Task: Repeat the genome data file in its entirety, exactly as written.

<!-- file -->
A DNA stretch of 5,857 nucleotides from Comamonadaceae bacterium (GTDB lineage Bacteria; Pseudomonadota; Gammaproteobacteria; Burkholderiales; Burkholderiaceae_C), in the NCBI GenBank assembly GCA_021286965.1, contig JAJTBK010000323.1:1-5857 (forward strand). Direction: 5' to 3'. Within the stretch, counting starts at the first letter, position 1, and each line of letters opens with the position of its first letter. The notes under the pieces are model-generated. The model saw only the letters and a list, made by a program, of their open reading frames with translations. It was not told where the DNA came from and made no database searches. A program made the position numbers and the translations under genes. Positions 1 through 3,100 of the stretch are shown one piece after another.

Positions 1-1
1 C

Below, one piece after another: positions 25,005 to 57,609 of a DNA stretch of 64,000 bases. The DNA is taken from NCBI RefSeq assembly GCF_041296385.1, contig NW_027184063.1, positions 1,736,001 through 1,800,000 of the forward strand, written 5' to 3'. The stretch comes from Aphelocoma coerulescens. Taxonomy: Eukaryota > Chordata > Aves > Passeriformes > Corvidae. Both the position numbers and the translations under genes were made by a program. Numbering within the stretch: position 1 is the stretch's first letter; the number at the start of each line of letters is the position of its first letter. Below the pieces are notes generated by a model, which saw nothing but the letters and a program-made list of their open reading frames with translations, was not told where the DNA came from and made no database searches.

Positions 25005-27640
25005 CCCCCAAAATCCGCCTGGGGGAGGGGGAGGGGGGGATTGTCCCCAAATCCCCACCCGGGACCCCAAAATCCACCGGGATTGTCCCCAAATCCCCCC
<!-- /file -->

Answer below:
A DNA stretch of 5,857 nucleotides from Comamonadaceae bacterium (GTDB lineage Bacteria; Pseudomonadota; Gammaproteobacteria; Burkholderiales; Burkholderiaceae_C), in the NCBI GenBank assembly GCA_021286965.1, contig JAJTBK010000323.1:1-5857 (forward strand). Direction: 5' to 3'. Within the stretch, counting starts at the first letter, position 1, and each line of letters opens with the position of its first letter. The notes under the pieces are model-generated. The model saw only the letters and a list, made by a program, of their open reading frames with translations. It was not told where the DNA came from and made no database searches. A program made the position numbers and the translations under genes. Positions 1 through 3,100 of the stretch are shown one piece after another.

Positions 1-1
1 C

Below, one piece after another: positions 25,005 to 57,609 of a DNA stretch of 64,000 bases. The DNA is taken from NCBI RefSeq assembly GCF_041296385.1, contig NW_027184063.1, positions 1,736,001 through 1,800,000 of the forward strand, written 5' to 3'. The stretch comes from Aphelocoma coerulescens. Taxonomy: Eukaryota > Chordata > Aves > Passeriformes > Corvidae. Both the position numbers and the translations under genes were made by a program. Numbering within the stretch: position 1 is the stretch's first letter; the number at the start of each line of letters is the position of its first letter. Below the pieces are notes generated by a model, which saw nothing but the letters and a program-made list of their open reading frames with translations, was not told where the DNA came from and made no database searches.

Positions 25005-27640
25005 CCCCCAAAATCCGCCTGGGGGAGGGGGAGGGGGGGATTGTCCCCAAATCCCCACCCGGGACCCCAAAATCCACCGGGATTGTCCCCAAATCCCCCC